PySide

From Bauman National Library
This page was last modified on 8 June 2016, at 19:31.
PySide
File:Pyside.png
Developer Qt Project
First appeared 18 August 2009; 13 years ago (2009-08-18)[1]
Stable release 1.2.4 / 14 October 2015; 7 years ago (2015-10-14)
Implementation language Python
OS Cross-platformTemplate:Fix/category[which?]]]
License LGPL
Website www.pyside.org

Introduction

PySide is an open source software project providing Python bindings for the Qt framework. Qt is a cross-platform application and UI framework, allowing the developers to write applications once and deploy them across many operating systems without rewriting the source code, while Python is a modern, dynamic programming language with a vivid developer community. Combining the power of Qt and Python, PySide provides the wealth of Qt framework for developers writing software in Python and presents a first-class rapid application development platform available on all major operating systems.

PySide Hello World script

This is a very simple "Hello World" script for PySide. Simply copy&paste it into a file, and launch it. For additional information on the classes used, see the PySide reference documentation at http://www.pyside.org/docs/pyside/

#!/usr/bin/python
 
import sys
 
import PySide
from PySide.QtGui import QApplication
from PySide.QtGui import QMessageBox
 
# Create the application object
app = QApplication(sys.argv)
 
# Create a simple dialog box
msgBox = QMessageBox()
msgBox.setText("Hello World - using PySide version " + PySide.__version__)
msgBox.exec_()

Differences Between PySide and PyQt

API differences

  • Different import name (PySide instead of PyQt4)

PySide uses a different library name than PyQt. Instead of typing:

from PyQt4.QtCore import *

or

import PyQt4.QtCore

you have to do the following:

from PySide.QtCore import *

or

import PySide.QtCore
  • New-style signals and slots use slightly different syntax (PSEP 100)

PyQt unfortunately uses an implementation-specific naming scheme for its new-style signal and slot classes:

# Define a new signal called 'trigger' that has no arguments.
trigger = QtCore.pyqtSignal()

As described in PSEP 100, use QtCore.Signal() and QtCore.Slot() instead. If you want to modify your PyQt code to use the PySide naming scheme, that can be done using a simple definition:

QtCore.Signal = QtCore.pyqtSignal
QtCore.Slot = QtCore.pyqtSlot
.

.

  • Declaring Qt Properties is done using a slightly different syntax (PSEP 103)

As with the signal/slot syntax change above, declaring Qt Properties is done using QtCore. Property instead of QtCore.pyqtProperty (see PSEP 103).

  • Tool names different

PySide uses different names for the tools scripts:

pyuic4 -> pyside-uic
pyrcc4-> pyside-rcc
pylupdate4 -> pyside-lupdate

Property Names

PySide uses connect and event in the QObject. Do not use these for anything in your code, and when moving code from PyQt look for any that exist. QThreads In PySide you should .wait() on a thread after calling .stop() if you are quitting the application. Otherwise you may receive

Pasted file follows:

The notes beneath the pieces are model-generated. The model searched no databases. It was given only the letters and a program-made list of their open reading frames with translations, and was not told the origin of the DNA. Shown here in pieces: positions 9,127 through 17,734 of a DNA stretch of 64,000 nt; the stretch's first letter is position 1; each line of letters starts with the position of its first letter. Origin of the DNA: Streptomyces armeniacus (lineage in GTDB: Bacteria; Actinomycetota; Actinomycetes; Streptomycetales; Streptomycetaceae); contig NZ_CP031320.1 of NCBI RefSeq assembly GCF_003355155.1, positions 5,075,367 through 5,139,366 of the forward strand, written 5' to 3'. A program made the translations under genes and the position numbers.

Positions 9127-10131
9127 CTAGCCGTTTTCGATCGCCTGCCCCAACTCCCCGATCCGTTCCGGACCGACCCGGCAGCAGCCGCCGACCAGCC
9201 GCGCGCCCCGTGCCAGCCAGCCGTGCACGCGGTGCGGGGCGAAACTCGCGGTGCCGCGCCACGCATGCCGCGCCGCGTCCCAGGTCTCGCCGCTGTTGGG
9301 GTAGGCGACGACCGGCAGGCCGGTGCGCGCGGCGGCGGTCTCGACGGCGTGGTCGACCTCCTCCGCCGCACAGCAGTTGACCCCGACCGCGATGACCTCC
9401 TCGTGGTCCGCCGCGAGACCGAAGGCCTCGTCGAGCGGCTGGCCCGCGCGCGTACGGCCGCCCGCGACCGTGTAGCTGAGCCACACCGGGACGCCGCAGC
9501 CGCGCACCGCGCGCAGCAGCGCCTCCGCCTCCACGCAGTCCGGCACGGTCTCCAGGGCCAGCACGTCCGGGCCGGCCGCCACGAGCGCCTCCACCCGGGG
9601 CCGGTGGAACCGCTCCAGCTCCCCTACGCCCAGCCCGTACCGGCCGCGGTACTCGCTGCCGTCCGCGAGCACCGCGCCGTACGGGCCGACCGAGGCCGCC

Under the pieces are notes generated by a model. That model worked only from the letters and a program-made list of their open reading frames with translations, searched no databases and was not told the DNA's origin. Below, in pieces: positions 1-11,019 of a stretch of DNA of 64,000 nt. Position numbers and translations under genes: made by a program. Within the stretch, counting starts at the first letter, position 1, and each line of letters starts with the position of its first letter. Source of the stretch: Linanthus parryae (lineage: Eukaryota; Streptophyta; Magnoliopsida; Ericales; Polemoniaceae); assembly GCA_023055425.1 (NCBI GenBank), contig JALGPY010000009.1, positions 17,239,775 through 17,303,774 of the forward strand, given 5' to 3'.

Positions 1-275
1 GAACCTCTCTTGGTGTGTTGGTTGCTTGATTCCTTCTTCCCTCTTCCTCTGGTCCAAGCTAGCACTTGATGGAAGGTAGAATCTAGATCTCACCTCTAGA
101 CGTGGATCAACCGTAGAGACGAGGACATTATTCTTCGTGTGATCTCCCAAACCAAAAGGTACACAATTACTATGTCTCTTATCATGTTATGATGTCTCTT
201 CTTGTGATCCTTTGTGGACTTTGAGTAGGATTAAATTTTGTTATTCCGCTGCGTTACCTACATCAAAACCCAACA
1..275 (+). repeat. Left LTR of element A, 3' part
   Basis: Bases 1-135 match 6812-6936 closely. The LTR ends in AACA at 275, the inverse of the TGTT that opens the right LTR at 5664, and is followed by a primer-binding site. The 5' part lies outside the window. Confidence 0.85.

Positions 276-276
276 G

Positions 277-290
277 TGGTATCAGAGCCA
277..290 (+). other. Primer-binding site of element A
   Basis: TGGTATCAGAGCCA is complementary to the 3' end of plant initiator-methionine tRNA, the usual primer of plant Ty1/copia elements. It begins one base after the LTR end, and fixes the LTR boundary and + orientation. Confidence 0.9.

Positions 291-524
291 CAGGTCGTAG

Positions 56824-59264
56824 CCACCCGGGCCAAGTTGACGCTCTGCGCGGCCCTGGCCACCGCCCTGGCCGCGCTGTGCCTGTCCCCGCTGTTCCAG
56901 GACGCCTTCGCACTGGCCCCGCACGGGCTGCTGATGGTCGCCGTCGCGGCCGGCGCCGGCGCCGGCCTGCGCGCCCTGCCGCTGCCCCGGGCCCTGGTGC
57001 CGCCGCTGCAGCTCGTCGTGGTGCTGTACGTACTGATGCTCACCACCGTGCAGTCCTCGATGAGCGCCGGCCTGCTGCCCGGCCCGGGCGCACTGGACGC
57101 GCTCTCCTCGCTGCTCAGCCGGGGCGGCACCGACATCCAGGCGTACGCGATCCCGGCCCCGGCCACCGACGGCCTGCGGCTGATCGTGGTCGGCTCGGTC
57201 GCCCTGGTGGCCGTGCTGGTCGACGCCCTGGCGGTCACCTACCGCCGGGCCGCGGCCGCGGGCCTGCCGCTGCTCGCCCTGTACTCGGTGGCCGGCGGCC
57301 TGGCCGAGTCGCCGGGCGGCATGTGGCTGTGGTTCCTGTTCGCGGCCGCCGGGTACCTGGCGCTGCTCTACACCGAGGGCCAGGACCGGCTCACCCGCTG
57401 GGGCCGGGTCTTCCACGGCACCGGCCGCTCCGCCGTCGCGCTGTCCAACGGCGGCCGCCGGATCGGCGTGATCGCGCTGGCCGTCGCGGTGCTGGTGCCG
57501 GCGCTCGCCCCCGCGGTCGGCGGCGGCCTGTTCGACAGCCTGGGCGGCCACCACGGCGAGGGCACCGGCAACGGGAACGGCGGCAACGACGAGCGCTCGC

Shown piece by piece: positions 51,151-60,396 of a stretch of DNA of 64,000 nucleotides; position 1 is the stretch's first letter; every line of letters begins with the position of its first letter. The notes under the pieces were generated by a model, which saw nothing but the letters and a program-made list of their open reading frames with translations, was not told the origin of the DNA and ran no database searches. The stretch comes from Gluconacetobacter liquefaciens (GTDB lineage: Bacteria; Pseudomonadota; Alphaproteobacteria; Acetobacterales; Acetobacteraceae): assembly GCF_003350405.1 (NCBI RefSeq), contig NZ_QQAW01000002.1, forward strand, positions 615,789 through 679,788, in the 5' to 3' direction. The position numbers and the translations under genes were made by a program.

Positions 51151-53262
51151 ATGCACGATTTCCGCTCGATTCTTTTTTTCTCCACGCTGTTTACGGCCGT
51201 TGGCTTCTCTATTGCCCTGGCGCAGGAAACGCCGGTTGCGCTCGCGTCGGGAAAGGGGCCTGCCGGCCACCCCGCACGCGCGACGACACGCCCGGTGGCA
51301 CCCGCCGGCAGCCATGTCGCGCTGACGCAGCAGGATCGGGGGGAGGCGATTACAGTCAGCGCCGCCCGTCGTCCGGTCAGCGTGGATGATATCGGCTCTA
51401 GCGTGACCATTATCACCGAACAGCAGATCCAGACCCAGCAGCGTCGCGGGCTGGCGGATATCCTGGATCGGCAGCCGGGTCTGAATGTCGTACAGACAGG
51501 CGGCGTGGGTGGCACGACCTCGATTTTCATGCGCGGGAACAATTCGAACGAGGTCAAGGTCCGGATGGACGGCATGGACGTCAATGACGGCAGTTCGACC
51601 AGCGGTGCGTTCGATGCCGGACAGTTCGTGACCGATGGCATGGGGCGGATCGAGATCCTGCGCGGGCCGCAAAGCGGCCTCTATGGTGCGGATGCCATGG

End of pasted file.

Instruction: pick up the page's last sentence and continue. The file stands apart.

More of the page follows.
QThread: Destroyed while thread is still running Segmentation fault

Differences in the functionality of the bindings Bindings for functions deprecated before Qt 4.5 are not generated Bindings for functions deprecated before Qt 4.5 are not generated in PySide. If a function is not present in PySide, check the Qt Online Reference Documentation and see whether the function has been deprecated and what to use instead. Example bug: bug 359 For example, this affects functions such as QColor.dark() and QColor.light(), instead of which QColor.darker() and QColor.lighter() need to be used. sender() method returns None when used within a partial or a lambda If a lambda is used as a slot, sender() cannot be used to acquire the object that emitted the signal. This works in PyQt, but their implementation behaves incorrectly in certain situations. See bug 344 for details. When inheriting classes, parent class constructors need to be always called PyQt in some cases allows code such as:

class Window(QtGui.QWidget):
 def ''init''(self, parent=None):
 super(QtGui.QWidget, self).''init''(parent)

in which the direct parent class constructor is not called. PySide expects you to do the right thing:

class Window(QtGui.QWidget):
 def ''init''(self, parent=None):
 super(Window, self).''init''(parent)

Old style signals need use of parentheses PyQt allows the use of short-circuit signals without parentheses such as:

self.emit(SIGNAL ('text_changed_cb'), text)

Since this is an old and deprecated feature, and the effort to fix this is not worth it, we decided to not implement it. In PySide code you need to use something like:

self.emit(SIGNAL ('text_changed_cb(QString)'), text)

You can check the complete discussion on bug #314 Only signals without arguments can be auto connected on constructor. If you use:

action = QtGui.QAction(None, triggered=handler)

The triggered() signal will be connected to the slot handler instead of the triggered(bool) signal.

Links

  • PySide has been released, August 18th, 2009 – PySide – Python for Qt. Template:Wayback